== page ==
By Ryan Hall, Chief Growth Officer, 4 Roads
Challenger banks have more than given legacy banks a run for their money in recent years. The likes of Monzo, Revolut or Starling’s more modern, fun and human-centred branding alongside their USP of ultimate banking convenience has certainly turned consumers’ heads. Having worked to transform the digital customer experience for many a high street bank over the years, the challengers have achieved with great agility, what the big banks have struggled to do in over a decade.
However, there’s one area where challenger banks aren’t so savvy, and it’s an area that traditional retail banks continue to win out on—trust.
Sure, traditional banks seem dry in comparison to Monzo’s flashy pink debit cards, but credibility goes a long way when it comes to big financial decisions such as buying a house, taking out a loan, or investing a huge sum of money. In these moments, most of us still prefer to rely on legacy providers, according to research from payment card company Curve.
But this won’t last forever, particularly as challenger banks up their game (and technology) around community, responsiveness, knowledge sharing and communication. So legacy banks quickly need to capitalise on this strength and focus on creating a community-led service offering that will ensure longevity with future generations. Which has seen many banks within banks spring up, such as Natwest’s Mettle.
Do you really know me?
Most banks invest heavily in KYC, but this stops at verification and doesn’t really transfer to a more customer centric approach. Instead, there’s heavily reliance on personas and focus groups. But as we’re peering down the barrel of 2022, is this just a tired and dated approach? Where traditional banks should be taking lessons from is more modern, customer centric sectors and look to incorporate digital community into the mix to support further building trust.
Knowledge bases (i.e. libraries of informative resources) can help, but this is a one dimensional service. Communities make access to knowledge, insight and opinion much easier than forced research techniques and significantly raises levels of customer service either by being able to self-serve, find the answer among peers or access digital customer service support.
Why? Because consumers are time poor and need quick, convenient solutions that satisfy their immediate need for instant gratification. And frankly, press 2 for this and 5 for that just doesn’t cut it anymore. Weren’t we promised hovercars and moon colonies by now? Even so, touch button call handling seems a bit archaic by anyone’s standard. First direct innovated on that front over 25 years ago!
But there is hope. Digital communities build on the convenience of knowledge bases by encouraging “channel hopping” to a new self-service channel: the digital community forum.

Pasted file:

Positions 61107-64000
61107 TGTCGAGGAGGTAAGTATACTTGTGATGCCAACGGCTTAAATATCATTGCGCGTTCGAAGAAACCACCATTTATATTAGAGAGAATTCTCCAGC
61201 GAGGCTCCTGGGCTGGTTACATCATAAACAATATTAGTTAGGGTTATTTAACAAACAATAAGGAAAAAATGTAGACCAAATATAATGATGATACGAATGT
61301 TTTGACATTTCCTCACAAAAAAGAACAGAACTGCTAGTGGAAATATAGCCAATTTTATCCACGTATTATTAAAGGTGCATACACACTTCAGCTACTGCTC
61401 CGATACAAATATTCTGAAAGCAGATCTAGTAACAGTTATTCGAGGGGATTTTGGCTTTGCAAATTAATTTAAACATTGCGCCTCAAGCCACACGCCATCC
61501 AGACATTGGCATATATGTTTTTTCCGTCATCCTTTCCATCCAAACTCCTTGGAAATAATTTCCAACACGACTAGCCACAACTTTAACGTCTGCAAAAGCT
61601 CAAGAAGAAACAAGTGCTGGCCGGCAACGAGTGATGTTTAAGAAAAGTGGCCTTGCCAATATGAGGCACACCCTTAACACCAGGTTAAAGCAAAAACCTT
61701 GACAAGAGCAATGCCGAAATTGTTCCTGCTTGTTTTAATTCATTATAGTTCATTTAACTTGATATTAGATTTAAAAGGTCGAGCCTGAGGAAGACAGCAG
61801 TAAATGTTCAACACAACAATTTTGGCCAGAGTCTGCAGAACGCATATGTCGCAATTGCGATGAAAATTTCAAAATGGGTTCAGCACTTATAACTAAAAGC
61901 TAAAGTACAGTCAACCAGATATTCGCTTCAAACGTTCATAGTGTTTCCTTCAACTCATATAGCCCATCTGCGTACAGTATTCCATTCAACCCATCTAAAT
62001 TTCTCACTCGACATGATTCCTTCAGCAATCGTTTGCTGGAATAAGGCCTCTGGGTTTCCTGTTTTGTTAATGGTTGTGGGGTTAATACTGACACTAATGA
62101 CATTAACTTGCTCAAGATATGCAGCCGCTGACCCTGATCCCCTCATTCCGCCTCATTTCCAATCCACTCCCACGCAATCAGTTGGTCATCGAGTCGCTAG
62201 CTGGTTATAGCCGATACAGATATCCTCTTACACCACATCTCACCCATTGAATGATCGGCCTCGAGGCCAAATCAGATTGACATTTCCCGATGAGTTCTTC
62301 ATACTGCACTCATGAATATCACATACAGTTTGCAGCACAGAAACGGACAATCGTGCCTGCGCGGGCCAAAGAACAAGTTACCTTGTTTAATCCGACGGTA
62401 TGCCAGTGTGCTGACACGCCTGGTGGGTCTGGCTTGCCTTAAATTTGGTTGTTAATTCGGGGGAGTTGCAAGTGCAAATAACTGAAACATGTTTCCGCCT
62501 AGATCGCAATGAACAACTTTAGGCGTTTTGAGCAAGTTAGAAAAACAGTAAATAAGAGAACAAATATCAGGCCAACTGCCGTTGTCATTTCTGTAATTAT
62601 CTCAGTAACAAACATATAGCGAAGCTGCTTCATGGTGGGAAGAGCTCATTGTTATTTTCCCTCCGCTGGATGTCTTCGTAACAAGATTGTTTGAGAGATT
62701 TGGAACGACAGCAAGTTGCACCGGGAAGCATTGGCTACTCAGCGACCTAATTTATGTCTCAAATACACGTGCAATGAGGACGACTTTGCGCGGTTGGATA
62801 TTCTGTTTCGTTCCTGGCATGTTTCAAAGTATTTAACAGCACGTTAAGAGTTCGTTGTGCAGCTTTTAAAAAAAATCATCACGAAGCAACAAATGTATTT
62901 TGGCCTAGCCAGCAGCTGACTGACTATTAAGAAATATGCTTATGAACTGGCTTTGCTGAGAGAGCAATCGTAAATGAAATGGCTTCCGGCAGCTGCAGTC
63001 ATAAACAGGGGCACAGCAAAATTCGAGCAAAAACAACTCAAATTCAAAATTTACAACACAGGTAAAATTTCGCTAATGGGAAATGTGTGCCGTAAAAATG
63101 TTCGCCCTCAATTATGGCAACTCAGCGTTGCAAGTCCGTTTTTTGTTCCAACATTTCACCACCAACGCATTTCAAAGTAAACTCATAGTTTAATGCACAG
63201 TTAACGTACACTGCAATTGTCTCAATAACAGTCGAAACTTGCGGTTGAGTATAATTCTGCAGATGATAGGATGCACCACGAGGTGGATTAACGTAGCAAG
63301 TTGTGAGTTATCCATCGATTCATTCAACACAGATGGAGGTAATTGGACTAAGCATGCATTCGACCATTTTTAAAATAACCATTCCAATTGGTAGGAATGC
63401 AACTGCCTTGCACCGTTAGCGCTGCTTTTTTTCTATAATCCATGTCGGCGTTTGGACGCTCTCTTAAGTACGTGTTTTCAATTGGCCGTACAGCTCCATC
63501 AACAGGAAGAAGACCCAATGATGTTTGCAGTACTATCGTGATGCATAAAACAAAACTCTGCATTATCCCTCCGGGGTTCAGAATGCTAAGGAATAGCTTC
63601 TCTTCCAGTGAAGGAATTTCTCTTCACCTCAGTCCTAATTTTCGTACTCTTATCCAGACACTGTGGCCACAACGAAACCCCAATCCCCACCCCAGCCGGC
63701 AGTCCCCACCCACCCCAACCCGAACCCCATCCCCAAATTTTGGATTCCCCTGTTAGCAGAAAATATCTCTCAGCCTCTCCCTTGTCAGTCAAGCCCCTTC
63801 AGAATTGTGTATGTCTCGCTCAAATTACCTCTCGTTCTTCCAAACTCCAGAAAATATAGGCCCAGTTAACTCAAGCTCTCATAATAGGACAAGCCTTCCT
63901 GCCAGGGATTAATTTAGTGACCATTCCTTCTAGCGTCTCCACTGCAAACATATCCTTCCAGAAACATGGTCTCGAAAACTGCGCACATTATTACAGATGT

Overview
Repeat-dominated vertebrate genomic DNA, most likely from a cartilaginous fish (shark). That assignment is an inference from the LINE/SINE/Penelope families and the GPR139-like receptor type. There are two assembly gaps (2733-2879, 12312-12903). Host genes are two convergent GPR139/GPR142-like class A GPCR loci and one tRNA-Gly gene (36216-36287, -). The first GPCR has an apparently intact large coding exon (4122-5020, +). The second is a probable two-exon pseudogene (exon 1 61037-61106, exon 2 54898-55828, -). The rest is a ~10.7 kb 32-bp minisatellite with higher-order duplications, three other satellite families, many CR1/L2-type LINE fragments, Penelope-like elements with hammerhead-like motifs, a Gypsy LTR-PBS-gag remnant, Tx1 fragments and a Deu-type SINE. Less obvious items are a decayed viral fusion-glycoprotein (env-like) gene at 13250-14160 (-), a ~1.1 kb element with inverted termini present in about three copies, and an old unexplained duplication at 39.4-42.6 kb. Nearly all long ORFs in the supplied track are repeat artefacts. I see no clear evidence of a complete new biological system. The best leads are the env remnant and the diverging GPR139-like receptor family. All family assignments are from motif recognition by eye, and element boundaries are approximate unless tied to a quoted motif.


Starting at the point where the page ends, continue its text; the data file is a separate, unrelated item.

Let’s say a traditional bank’s customer has lost their credit card. A knowledge base might answer how to order a replacement but if they don’t, they’ll have to ring customer service which soon turns the ordeal into a drawn-out procedure. Yawn.
The opportunity to jump onto a digital community, however, where fellow customers would have likely discussed and resolved the same issue already, means customer service information is readily and conveniently available. And after all, greater convenience means greater customer satisfaction, which only improves bank to customer trust.
Value is a two-way street
What fosters customer loyalty more than anything else today is a feeling of being heard. The informal, conversational environments of a digital community allow customers to be entirely honest of their banking experience – it’s real insight and interaction. So much more than a tired old feedback form, meaning observations can be trusted and carry much more value in proactively reacting to them and staying ahead of customer expectations.
Customers feeling heard, handled quickly, in conversation and valued goes hand-in-hand with trust and building advocacy. And through digital communities, banks can offer a potent platform to promote customer voices.
We’re human after all
This just about scrapes the surface of the practical advantages of a digital community. It goes far deeper than the picture I’m painting. But perhaps more importantly, and bringing it back the traditional banks’ cornerstone of trust, is a digital communities’ proven ability to build customer loyalty by cultivating online real conversation and relationships.
It’s human nature to seek validation, and while already having customer trust based on heritage is a great start, the perfect confirmation from a customer’s viewpoint is to discuss, challenge and confirm their feelings with the only people in the same situation; other customers.
Peers trust peers, so the validation of feelings via a digital community can often be the all-important assurance that makes up a customer’s mind in trusting one banking service provider over another with a significant financial decision.
Embracing the possibilities
Ultimately, it’s not complicated for traditional banks to utilise the advantage they have thanks to their heritage, which brings with it a unique level of trust challenger banks can’t yet compete with. But this can only be achieved if traditional banks recognise this, respect the need to evolve and embrace new ways of utilising their customer loyalty by providing digital communities.
It’s a race. The challengers are moving fast at the heels of the challenged heritage banks, and it’s very much a ‘when’ not ‘if’ that’ll they’ll overtake.